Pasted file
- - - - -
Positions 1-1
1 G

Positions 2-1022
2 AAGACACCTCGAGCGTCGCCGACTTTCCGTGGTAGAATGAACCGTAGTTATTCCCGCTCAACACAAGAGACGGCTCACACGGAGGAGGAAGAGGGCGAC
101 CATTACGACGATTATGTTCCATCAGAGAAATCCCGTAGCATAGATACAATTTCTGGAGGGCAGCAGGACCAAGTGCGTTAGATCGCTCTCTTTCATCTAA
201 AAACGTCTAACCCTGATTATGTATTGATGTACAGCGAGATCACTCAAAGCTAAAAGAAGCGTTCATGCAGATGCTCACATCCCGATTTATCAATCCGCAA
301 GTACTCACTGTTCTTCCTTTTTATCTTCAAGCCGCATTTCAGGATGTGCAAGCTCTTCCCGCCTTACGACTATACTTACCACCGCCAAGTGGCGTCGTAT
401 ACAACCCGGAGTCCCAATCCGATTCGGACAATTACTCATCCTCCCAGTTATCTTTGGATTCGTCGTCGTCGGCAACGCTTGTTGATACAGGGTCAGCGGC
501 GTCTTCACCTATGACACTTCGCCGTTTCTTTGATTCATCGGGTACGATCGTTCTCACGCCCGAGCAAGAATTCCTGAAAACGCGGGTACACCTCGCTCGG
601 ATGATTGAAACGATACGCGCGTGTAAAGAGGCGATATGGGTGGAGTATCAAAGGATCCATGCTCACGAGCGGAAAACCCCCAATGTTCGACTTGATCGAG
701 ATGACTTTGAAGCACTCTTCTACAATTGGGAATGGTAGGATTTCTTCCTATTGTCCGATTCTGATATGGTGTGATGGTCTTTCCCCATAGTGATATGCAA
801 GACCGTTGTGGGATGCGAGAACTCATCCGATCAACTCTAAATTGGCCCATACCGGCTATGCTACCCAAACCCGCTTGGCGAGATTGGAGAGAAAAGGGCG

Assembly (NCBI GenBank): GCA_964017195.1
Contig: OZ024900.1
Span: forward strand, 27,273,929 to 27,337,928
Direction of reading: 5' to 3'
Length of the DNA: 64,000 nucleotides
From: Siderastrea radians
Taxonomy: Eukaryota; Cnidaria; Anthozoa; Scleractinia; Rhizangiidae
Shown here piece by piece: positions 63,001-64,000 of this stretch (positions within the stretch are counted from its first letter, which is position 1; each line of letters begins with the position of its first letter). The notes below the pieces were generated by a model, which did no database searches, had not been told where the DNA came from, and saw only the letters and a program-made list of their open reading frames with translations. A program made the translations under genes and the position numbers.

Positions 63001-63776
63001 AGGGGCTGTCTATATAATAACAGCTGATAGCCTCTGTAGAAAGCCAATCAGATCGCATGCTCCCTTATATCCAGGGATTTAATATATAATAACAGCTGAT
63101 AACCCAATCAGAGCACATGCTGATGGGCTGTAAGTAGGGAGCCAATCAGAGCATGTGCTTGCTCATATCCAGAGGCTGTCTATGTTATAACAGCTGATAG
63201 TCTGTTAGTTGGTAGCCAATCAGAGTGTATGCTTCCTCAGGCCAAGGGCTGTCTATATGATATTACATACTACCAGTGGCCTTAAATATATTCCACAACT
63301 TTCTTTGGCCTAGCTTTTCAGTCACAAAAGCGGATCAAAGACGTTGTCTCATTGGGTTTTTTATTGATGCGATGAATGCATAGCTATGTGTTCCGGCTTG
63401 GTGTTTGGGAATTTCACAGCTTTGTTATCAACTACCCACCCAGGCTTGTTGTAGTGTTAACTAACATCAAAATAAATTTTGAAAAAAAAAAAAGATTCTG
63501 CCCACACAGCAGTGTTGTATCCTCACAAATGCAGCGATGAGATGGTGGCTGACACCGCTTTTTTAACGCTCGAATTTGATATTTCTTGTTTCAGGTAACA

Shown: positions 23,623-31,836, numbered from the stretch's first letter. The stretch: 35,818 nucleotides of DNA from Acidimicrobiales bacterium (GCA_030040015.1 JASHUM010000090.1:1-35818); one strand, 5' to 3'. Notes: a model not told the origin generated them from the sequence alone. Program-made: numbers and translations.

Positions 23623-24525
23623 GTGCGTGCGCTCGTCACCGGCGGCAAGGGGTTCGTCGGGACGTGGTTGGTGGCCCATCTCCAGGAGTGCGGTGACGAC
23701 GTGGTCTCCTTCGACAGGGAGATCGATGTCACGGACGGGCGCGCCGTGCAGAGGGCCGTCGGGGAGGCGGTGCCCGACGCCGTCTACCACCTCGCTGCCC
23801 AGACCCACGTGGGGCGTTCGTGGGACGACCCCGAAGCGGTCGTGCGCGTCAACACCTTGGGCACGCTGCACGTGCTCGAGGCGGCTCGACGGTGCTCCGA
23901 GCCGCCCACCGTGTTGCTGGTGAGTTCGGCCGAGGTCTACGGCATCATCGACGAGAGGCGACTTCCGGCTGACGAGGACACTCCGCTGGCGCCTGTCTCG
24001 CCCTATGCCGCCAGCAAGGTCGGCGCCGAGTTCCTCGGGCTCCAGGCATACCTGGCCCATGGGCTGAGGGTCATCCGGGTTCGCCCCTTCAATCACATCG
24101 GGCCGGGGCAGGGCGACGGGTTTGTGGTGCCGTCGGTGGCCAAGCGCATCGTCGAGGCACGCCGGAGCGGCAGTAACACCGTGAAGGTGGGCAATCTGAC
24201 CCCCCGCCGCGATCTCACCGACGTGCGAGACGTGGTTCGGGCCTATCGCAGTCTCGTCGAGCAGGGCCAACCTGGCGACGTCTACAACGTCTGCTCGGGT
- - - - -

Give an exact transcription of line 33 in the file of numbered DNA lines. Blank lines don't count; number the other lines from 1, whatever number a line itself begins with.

23901 GCCGCCCACCGTGTTGCTGGTGAGTTCGGCCGAGGTCTACGGCATCATCGACGAGAGGCGACTTCCGGCTGACGAGGACACTCCGCTGGCGCCTGTCTCG